# Consecutive Numbers - SQL

The "Consecutive Numbers" problem on LeetCode is a fascinating SQL challenge that tests your skills with window functions and logical problem-solving. It requires identifying numbers that appear consecutively three or more times in a table. Let's break down the problem and look at the solutions in MySQL, PostgreSQL, and Oracle.

# Problem Overview

We are given a table named Logs with columns id (primary key and autoincrement) and num. The goal is to find all numbers that appear at least three times consecutively.

id num
1 1
2 1
3 1

# SQL Query Solutions

To solve this problem, we can utilize SQL window functions. We'll use LAG and LEAD functions to look at the previous and next values in the dataset and compare them.

## MySQL Solution

In MySQL, we can use a common table expression (CTE) with window functions:
WITH RankedLogs AS (
SELECT
num,
LAG(num, 1) OVER (ORDER BY id) AS prev_num,
LAG(num, 2) OVER (ORDER BY id) AS prev_prev_num
FROM
Logs
)
SELECT DISTINCT
num AS ConsecutiveNums
FROM
RankedLogs
WHERE
num = prev_num AND num = prev_prev_num;
This query checks for each row if the current num is the same as the two preceding num values.

## PostgreSQL Solution

The approach in PostgreSQL is similar:
-- Write your PostgreSQL query statement below
WITH RankedLogs AS (
SELECT
num,
LAG(num, 1) OVER (ORDER BY id) AS prev_num,
LAG(num, 2) OVER (ORDER BY id) AS prev_prev_num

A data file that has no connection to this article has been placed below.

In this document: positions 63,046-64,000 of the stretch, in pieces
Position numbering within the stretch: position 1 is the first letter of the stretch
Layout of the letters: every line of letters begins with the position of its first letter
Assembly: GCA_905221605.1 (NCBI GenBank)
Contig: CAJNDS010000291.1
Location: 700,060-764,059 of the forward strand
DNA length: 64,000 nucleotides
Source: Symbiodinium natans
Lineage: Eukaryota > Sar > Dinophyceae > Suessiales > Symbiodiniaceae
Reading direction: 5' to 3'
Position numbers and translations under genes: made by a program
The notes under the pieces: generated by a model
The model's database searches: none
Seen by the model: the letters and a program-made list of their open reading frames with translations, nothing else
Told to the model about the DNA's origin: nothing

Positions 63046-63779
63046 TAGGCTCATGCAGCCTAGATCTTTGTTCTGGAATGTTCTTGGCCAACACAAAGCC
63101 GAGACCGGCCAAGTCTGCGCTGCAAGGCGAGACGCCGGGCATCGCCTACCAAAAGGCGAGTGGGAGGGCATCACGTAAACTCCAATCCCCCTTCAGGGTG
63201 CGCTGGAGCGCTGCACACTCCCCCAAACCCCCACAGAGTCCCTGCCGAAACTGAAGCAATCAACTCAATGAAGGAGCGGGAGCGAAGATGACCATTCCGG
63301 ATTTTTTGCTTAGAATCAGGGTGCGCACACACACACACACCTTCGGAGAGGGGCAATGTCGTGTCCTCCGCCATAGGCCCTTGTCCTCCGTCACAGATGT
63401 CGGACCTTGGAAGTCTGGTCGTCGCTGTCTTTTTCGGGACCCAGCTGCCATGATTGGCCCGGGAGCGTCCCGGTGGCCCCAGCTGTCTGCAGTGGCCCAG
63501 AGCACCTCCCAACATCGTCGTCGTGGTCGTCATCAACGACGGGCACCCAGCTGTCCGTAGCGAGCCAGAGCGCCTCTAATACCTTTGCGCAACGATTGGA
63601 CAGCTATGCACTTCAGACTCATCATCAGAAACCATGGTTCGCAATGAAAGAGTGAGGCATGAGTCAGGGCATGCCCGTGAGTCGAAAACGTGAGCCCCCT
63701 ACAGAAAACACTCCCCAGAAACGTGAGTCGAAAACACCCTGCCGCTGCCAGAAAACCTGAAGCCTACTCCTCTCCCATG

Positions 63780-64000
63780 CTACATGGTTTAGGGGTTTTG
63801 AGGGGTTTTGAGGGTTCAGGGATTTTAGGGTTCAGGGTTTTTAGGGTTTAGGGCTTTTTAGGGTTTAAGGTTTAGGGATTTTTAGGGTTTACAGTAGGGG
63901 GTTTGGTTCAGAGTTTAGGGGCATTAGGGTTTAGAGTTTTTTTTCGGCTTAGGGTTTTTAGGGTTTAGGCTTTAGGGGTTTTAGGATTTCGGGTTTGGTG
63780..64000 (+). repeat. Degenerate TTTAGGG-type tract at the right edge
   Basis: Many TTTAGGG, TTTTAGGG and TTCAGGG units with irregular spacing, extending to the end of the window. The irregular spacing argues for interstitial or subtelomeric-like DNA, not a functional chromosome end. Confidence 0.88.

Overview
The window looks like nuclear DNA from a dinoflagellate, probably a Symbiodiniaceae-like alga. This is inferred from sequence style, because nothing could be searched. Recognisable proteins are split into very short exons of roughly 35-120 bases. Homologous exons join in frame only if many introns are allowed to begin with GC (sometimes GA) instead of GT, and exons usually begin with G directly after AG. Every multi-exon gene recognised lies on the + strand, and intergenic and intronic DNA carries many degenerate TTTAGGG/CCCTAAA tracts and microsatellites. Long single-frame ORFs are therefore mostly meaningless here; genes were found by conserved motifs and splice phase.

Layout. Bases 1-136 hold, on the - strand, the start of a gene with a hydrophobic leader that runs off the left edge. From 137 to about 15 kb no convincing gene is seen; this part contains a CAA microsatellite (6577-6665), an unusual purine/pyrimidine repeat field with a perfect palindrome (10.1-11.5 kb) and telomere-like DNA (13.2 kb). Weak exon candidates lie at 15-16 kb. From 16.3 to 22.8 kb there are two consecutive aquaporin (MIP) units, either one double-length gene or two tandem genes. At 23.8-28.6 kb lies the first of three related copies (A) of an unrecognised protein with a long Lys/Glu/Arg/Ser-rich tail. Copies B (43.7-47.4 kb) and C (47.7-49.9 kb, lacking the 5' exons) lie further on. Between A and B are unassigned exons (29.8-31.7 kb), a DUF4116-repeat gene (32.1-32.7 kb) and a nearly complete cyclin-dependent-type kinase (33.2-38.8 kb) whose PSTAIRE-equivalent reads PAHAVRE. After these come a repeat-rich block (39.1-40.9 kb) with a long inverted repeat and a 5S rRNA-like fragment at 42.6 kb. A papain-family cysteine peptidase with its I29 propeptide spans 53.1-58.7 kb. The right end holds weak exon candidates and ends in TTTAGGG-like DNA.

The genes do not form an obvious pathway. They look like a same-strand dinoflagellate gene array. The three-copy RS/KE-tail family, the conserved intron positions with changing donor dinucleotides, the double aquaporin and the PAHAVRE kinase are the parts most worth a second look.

FROM
Logs
)
SELECT DISTINCT
num AS ConsecutiveNums
FROM
RankedLogs
WHERE
num = prev_num AND num = prev_prev_num;

## Oracle Solution

In Oracle, the concept remains the same but uses Oracle's PL/SQL syntax:
/* Write your PL/SQL query statement below */
WITH RankedLogs AS (
SELECT
num,
LAG(num, 1) OVER (ORDER BY id) AS prev_num,
LAG(num, 2) OVER (ORDER BY id) AS prev_prev_num
FROM
Logs
)
SELECT DISTINCT
num AS ConsecutiveNums
FROM
RankedLogs
WHERE
num = prev_num AND num = prev_prev_num;

## Expected Output

For the given example, the output would be:
ConsecutiveNums
1

# Conclusion

The "Consecutive Numbers" problem is an excellent exercise to understand and apply window functions in SQL. It showcases how to use LAG to look at preceding rows and how to construct a logical condition to find consecutive occurrences. This kind of problem is typical in analyzing sequences and patterns in datasets, making it a valuable skill for data analysis and database management.